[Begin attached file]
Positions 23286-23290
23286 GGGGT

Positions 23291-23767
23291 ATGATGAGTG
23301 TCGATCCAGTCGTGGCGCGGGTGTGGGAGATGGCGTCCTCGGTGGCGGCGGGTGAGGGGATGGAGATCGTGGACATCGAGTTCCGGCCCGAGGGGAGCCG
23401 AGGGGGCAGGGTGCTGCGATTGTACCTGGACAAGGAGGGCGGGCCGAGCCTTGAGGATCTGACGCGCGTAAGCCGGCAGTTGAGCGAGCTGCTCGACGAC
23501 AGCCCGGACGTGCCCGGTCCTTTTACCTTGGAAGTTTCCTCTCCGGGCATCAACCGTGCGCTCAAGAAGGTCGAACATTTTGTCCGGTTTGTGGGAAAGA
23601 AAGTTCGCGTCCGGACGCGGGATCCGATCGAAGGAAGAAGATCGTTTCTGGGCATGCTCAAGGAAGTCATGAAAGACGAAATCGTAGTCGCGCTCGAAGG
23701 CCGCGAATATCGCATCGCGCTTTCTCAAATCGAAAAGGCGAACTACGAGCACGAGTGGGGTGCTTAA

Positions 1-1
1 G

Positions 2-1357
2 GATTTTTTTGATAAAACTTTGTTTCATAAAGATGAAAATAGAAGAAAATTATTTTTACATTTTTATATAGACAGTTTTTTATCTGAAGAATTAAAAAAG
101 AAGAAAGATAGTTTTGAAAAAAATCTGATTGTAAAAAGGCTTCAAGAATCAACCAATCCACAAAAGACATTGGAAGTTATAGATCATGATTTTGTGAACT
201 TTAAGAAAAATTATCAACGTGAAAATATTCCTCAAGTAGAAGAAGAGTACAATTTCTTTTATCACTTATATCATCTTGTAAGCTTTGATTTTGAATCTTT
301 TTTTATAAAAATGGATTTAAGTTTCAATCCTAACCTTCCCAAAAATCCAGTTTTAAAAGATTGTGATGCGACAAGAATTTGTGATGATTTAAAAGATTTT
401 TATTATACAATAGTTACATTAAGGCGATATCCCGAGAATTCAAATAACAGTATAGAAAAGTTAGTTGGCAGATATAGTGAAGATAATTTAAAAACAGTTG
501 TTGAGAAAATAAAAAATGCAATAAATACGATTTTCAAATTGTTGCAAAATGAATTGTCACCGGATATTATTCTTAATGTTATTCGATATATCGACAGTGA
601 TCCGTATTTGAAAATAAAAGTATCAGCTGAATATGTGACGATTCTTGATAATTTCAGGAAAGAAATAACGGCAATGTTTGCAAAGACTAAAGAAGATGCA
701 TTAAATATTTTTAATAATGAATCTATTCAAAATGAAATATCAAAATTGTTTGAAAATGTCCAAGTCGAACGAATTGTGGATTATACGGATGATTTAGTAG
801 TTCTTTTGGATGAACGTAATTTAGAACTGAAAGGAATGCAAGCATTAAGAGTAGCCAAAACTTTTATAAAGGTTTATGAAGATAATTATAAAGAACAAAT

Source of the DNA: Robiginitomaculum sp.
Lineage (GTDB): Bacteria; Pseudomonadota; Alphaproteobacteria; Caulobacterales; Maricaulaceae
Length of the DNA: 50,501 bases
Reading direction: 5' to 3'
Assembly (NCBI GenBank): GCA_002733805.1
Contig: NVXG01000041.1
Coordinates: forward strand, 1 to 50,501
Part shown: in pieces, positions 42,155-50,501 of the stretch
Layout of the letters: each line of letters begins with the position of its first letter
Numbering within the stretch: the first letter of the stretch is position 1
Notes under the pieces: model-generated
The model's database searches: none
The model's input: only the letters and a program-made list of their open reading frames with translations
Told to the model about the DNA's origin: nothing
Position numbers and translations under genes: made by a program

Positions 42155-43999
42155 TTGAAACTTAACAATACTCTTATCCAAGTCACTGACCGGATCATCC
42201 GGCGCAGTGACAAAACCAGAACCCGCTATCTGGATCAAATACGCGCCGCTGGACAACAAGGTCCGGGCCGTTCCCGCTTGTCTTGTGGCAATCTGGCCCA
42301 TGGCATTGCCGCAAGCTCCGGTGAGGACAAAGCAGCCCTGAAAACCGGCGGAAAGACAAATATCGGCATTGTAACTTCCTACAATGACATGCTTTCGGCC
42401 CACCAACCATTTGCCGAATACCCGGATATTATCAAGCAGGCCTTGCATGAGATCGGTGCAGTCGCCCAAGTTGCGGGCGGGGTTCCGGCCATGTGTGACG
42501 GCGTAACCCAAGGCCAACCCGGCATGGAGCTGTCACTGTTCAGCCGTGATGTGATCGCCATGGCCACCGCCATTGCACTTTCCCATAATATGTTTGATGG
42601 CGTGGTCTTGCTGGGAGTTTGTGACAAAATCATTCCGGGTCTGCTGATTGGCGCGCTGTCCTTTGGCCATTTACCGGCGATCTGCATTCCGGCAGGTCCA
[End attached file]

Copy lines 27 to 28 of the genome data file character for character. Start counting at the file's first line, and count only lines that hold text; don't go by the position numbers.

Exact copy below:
Contig: NVXG01000041.1
Coordinates: forward strand, 1 to 50,501